Once things were clean, I reassembled it using a fresh gasket set. Everything was painted gloss black (I had 3 cans of it). I painted the fan, and all oil ports Chrysler Orange (for high visibility). I changed the oil filter from cannister type to screw on, using a remote filter bracket. All oil plumbing is done in hand bent copper hard line. I will also installed a Chrysler style "idiot light" pressure sensor, in conjunction with a delay in order to shut off the motor on low oil pressure. I upgraded the electrical system with a modern Nippon style high output alternator (from a junkyard 88-89 Dodge Diplomat), the ignition coil is from the same vehicle. The starter was the hardest part to find. I was not about to pay $175 for a rebuilt starter outright. I located one on eBay and bought it. It was $47 and thankfully it was the correct one! The starter solenoid is Ford type.

The fuel system will continue to be propane/LPG. It now has an Impco CA55 gas mixer with a Model J vaporizer and VFF30 fuel filter/lockoff. Governing is handled by a Barber Colman electronic governing system. It is a DYNA 1 controller (the blue box), with a DYNA 2500 actuator, and a Red Lion Controls Magnetic Pickup unit. The radiator was upgraded with a larger 2 row unit from a Dodge van, and the water pump was rebuilt.

The Big Picture: Master Plans for the Generator Project

This engine is intended to be used as the prime move for a generator. The generator I got is of Korean War vintage, made by the John Reiner company. Its a single bearing unit, 3 phase 120Y208, 12.5kVA. Fortunatly, it was tied to a continental F162. The engine was locked up, and it was a TOTAL mess. Apparently it had been in the rain for decades. The generator end faired well, as did most of the control panel. I found the generator at the same place I got the engine; Orlando Recycling. We agreed to $100 for the generator, flywheel, end plate, and control panel. I pulled it, he delivered (back in those days I drove a Toyota Tercel). Over the next few days, I removed the old flywheel and back plate that came with the engine, and I installed the new flywheel and back plate from the generator (the flywheel was MUCH larger, deeper and heavier). As such, I had to fabricate up a new set of rear engine mounts. They ended up being much stronger and MUCH more elegant than the other one. Soon after I mounted the generator up and cranked it. No output at first. Then I hooked up the control box, and we had output on all 3 phases! I hooked a 100w bulb on it for its first load which it took without batting an eye. At this point all adjustments: voltage and frequency (engine speed) were manual. I later found out there was a broken wire in the voltage regulator which prevented it from regulating (its now fixed). I eventually discovered the rear bearing was noisy, and upon inspection, I found out it was totally shot. A trip to Blair Bearing got me a new one for $20. I then installed the governor.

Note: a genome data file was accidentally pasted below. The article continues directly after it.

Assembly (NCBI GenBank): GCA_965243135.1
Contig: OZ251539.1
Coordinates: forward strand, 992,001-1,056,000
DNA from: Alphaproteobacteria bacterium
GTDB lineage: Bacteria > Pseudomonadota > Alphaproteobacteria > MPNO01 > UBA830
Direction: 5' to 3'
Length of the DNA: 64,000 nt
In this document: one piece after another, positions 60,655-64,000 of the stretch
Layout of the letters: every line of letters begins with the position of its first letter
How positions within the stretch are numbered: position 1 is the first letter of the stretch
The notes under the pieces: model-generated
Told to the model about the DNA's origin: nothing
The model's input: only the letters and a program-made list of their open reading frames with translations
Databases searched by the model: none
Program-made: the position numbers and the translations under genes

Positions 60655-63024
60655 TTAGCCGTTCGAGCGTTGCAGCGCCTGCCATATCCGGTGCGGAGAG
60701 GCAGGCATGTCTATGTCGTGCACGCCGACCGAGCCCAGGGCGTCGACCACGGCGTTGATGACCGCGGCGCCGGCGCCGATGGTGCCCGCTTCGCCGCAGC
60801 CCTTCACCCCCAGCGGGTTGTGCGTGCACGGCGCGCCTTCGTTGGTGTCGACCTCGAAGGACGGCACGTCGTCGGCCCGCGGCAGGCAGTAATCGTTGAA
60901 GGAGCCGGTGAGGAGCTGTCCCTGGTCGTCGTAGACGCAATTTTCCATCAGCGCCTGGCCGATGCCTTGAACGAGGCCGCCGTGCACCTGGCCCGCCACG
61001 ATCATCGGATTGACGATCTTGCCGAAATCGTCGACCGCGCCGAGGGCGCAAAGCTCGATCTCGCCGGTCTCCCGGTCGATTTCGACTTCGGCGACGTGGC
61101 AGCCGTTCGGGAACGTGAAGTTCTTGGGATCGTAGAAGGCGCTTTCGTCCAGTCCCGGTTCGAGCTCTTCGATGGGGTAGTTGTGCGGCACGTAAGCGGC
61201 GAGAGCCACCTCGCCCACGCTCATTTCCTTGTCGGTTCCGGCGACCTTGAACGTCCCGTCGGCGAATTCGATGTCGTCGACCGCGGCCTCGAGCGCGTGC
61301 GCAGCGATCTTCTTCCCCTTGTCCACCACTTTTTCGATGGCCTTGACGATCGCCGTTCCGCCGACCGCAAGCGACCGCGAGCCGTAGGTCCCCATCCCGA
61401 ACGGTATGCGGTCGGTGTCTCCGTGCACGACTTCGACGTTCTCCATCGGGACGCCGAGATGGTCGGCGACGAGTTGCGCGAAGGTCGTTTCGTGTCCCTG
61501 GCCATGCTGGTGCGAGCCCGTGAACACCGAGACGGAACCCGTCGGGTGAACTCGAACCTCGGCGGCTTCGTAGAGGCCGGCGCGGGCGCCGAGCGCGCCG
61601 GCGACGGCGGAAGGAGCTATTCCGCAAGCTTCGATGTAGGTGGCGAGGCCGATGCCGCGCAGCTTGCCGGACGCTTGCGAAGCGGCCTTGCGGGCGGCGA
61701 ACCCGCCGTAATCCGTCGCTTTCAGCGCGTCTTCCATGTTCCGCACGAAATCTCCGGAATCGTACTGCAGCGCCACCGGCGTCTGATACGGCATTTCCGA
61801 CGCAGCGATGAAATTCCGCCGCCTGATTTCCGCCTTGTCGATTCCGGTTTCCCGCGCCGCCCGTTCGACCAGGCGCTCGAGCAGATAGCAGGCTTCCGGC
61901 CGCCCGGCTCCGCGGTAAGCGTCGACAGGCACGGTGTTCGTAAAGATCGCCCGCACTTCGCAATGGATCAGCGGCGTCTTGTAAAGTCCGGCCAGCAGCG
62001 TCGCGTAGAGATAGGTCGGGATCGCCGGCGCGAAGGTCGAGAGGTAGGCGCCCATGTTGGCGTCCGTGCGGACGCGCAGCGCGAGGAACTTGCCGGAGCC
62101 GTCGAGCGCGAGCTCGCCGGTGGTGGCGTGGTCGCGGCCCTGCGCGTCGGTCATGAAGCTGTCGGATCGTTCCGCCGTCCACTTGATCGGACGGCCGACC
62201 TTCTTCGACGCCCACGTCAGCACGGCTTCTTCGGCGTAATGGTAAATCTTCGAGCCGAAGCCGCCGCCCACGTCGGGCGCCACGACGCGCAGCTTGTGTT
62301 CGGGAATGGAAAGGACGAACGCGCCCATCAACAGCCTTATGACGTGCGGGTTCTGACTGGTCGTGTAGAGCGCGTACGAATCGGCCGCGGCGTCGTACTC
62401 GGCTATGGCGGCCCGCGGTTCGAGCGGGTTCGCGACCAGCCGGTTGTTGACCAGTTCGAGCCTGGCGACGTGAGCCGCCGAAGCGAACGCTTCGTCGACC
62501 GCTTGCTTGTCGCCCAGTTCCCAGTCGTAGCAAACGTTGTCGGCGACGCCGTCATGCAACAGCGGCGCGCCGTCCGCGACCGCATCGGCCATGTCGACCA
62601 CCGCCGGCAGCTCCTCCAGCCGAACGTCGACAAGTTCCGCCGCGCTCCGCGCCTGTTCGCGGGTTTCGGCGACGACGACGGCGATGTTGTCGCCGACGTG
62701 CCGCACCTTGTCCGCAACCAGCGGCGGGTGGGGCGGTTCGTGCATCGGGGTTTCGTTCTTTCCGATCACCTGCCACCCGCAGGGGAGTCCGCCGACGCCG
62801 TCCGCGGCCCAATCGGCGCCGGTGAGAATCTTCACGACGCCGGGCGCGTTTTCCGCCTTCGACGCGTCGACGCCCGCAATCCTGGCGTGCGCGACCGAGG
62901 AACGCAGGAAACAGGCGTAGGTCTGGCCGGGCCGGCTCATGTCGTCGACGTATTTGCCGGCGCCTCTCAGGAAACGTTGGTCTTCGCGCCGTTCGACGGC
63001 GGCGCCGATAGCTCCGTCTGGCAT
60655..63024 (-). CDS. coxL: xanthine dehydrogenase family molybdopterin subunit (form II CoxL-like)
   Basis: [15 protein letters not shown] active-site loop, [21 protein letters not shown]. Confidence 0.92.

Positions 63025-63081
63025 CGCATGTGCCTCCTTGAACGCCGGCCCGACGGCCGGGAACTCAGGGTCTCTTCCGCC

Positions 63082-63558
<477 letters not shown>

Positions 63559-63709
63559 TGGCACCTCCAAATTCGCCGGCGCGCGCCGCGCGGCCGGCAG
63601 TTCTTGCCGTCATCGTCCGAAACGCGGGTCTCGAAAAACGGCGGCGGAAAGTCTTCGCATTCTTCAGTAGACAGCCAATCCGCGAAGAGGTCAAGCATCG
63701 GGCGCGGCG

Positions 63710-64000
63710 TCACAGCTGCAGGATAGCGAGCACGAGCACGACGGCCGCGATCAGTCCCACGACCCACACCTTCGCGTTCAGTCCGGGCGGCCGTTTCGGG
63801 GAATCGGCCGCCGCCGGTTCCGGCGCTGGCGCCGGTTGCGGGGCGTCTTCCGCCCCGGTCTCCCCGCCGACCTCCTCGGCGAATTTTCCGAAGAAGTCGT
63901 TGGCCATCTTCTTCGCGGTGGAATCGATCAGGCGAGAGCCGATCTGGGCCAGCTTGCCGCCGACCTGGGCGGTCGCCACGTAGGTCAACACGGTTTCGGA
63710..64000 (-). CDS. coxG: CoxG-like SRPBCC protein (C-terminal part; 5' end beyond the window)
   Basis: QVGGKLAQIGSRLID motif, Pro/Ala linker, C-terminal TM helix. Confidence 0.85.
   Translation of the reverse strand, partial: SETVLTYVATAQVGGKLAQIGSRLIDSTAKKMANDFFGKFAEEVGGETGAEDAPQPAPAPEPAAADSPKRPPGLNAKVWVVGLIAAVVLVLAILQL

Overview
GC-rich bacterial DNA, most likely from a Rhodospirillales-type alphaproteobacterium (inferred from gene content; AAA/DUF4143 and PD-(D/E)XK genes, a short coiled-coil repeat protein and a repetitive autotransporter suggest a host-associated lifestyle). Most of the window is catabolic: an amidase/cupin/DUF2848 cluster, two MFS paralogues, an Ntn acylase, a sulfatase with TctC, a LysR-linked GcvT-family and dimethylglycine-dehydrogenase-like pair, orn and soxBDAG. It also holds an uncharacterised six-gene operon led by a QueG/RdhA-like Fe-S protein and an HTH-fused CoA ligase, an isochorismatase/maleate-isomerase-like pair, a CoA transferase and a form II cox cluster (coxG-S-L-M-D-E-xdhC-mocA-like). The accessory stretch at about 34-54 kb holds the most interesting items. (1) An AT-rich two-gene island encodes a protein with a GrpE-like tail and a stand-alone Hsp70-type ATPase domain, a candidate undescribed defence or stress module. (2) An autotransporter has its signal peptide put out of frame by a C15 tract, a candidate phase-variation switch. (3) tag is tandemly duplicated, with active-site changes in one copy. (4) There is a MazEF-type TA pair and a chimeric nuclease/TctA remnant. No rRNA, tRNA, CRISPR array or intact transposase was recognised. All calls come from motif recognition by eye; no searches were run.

The whole thing is getting mounted on a salvaged frame made of 2" angle iron. Im custom adapting it to fit the engine and generator, as well as the control and connection panels.  In an effort to build a decent enclosure around the unit, I have elected to rebuild the generators frame. It was originally mounted on a 2" angle iron frame that was salvaged and modified for my purposes. It was originally some type of construction material delivery container, which was used an abused when I got it. It was twisted, out of square, and a total mess. The new frame is built from 3" channel, and was built "in parallel" with the old frame; the new frame was built and attached one mount at a time, allowing me to create the new frame without lifting or disturbing the generator in any way. The new frame was built from 100% new stock, so it is straight, square, and welded with welders that were powerful enough to make good, strong welds. The next step is to build the enclosure frame, which will likely be made of 1"X2" steel box and skinned with aluminum.

More pix at:
the generator in its previous state
picture gallery of the generator, in no particular order